• Immediate aid to homeowners needing loan modifications now. The servicers are required to provide up to $17 billion in principal reduction and other forms of loan modification relief nationwide. Georgia’s borrowers will receive an estimated $526 million in benefits from loan term modifications and other direct relief.
     
  • Immediate payments to signing states. Georgia will receive a direct payment of $104 million. Georgia law requires the funds to go to the State Treasury for appropriation by the General Assembly. The intent of the settlement is that the funds “be used for purposes intended to avoid preventable foreclosures, to ameliorate the effects of the foreclosure crisis, to enhance law enforcement efforts to prevent and prosecute financial fraud, or unfair or deceptive acts or practices and to compensate the States for costs resulting from the alleged unlawful conduct of the Defendants.” Examples provided by the settlement include “supplementing the amounts paid to state homeowners under the Borrower Payment Fund, funding for housing counselors, state and local foreclosure assistance hotlines, state and local foreclosure mediation programs, legal assistance, housing remediation and anti-blight projects, funding for training and staffing of financial fraud or consumer protection enforcement efforts, and civil penalties.” There is, however, no legal requirement that the funds be spent for any particular purpose; Georgia law leaves that decision to the appropriating authority.
     
  • Immediate payments to borrowers who lost their homes to foreclosure.Georgia’s borrowers who lost their home to foreclosure from January 1, 2008, through December 31, 2011, and suffered servicing abuse, qualify for approximately $1800 to $2000 in cash payments without having to release private claims against the servicers or the right to participate in the Office of the Comptroller of the Currency review process. It is estimated that $1.5 billion will be distributed nationwide to some 750,000 borrowers. Georgia’s borrowers will receive an estimated $82.7 million in benefits under this category.
     
  • An independent monitor will ensure mortgage servicer compliance.National banks will be required to regularly report compliance with the settlement to an independent, outside monitor that reports to state attorneys general. Servicers will have to pay heavy penalties for non-compliance with the settlement, including missed deadlines.
     
  • Banks are still accountable for other claims not covered by this settlement.The agreement holds the banks accountable for their wrongdoing on robo-signing and mortgage servicing. The settlement does not grant any immunity from criminal offenses and will not affect criminal prosecutions, nor does it prevent homeowners or investors from pursuing individual, institutional or class action civil cases against the five servicers. No claims are being settled regarding the securitization of mortgage-backed securities or Mortgage Electronic Registration Systems.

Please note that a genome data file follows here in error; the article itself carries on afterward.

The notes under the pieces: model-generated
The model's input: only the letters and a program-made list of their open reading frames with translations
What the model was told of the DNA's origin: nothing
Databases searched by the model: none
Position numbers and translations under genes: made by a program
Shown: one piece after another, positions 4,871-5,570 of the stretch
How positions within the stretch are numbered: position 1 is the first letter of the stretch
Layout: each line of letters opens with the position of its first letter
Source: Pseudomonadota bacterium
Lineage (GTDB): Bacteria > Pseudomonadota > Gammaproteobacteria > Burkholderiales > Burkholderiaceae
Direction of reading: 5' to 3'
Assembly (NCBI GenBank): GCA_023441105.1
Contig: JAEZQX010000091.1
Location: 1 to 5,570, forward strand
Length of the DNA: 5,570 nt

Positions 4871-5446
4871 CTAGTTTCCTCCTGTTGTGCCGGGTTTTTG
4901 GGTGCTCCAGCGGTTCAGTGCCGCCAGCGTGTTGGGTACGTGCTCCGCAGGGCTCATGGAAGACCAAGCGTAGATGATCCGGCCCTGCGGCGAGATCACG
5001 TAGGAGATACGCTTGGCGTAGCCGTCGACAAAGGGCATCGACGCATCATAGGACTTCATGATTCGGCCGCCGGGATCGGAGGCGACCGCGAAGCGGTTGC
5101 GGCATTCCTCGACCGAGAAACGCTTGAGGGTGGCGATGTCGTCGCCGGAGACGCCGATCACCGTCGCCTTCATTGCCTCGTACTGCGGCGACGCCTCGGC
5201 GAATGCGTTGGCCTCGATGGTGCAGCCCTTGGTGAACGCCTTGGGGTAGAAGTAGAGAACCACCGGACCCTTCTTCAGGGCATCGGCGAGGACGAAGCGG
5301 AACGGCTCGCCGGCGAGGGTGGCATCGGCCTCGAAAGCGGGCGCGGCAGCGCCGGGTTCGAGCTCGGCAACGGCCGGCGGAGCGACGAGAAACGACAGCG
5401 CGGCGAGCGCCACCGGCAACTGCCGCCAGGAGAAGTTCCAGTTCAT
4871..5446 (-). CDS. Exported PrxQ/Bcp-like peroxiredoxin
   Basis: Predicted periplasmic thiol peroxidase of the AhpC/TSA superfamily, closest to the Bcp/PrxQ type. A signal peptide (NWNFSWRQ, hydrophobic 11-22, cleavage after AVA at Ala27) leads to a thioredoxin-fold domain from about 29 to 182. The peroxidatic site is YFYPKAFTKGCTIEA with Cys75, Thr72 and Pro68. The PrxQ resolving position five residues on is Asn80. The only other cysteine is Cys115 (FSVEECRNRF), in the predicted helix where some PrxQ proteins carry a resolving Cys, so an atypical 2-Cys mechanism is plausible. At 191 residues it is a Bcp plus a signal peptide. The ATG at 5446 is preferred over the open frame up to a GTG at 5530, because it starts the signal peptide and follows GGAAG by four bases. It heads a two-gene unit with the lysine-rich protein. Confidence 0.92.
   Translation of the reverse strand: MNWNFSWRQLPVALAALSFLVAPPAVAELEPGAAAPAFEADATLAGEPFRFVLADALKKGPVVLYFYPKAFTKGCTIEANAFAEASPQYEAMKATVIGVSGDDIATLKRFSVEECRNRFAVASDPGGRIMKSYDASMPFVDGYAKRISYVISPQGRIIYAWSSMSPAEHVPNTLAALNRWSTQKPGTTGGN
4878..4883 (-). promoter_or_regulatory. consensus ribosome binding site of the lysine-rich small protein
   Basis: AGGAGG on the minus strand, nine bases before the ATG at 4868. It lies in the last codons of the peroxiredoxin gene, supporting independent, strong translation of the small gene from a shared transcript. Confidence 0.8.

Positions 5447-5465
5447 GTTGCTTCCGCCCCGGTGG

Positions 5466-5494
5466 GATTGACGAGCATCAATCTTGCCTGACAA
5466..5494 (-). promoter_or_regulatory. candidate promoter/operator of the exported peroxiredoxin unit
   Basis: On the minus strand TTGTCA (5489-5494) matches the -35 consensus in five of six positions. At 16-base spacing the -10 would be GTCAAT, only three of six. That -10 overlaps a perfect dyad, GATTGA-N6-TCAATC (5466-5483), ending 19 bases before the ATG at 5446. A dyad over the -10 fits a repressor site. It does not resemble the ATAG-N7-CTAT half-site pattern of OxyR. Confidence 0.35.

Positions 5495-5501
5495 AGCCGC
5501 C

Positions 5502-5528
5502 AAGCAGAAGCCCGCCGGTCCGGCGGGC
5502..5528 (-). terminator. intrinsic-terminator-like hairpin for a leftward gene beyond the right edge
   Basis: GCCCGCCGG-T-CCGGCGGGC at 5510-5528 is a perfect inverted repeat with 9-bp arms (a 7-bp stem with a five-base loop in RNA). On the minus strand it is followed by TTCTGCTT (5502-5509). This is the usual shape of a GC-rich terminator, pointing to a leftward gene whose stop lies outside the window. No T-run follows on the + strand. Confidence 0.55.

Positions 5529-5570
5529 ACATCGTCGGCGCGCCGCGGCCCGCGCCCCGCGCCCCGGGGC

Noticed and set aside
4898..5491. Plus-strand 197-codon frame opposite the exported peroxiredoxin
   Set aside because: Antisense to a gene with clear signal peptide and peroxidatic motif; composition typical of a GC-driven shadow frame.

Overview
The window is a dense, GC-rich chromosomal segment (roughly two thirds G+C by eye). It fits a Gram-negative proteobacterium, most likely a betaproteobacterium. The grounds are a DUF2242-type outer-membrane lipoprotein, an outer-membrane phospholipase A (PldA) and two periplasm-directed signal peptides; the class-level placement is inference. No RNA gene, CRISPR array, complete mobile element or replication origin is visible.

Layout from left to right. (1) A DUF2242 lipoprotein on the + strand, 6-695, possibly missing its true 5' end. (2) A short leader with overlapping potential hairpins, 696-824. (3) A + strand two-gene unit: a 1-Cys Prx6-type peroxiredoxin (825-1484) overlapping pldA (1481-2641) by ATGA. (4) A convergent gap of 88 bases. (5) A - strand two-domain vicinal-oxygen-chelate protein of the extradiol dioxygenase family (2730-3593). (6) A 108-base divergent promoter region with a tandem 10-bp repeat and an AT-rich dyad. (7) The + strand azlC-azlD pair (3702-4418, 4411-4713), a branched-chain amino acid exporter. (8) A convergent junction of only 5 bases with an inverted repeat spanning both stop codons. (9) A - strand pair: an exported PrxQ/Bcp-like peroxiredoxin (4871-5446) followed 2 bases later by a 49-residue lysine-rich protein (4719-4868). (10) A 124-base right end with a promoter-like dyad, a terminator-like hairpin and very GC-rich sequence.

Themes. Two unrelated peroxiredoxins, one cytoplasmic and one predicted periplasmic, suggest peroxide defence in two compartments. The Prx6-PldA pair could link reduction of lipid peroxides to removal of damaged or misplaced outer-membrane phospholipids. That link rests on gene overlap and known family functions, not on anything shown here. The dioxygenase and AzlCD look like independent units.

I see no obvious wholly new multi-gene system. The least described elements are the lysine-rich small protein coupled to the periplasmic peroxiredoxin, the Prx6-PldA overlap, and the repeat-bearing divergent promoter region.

The final agreement, through a consent judgment, will be filed in U.S. District Court in Washington, D.C., and will have the authority of a court order.

Because of the complexity of the mortgage market and this agreement, in some cases participating mortgage servicers will contact borrowers directly regarding loan modification options. However, borrowers should contact their mortgage servicer to obtain more information about specific loan modification programs and whether they qualify under terms of this settlement. Settlement administrators may also contact borrowers regarding certain aspects of the settlement. Neither the Attorney General’s Office nor any other state agency will be able to tell individual borrowers whether they are eligible for specific relief.

More information will be made available as the settlement programs are implemented.

For more information on the agreement, visit www.NationalMortgageSettlement.com.

Phone numbers for mortgage servicers which have joined the proposed settlement are listed below.

  • Bank of America:     1-877-488-7814
  • Citi:                        1-866-272-4749
  • JPMorgan Chase:     1-866-372-6901
  • Ally/GMAC:             1-800-766-4622
  • Wells Fargo:            1-800-288-3212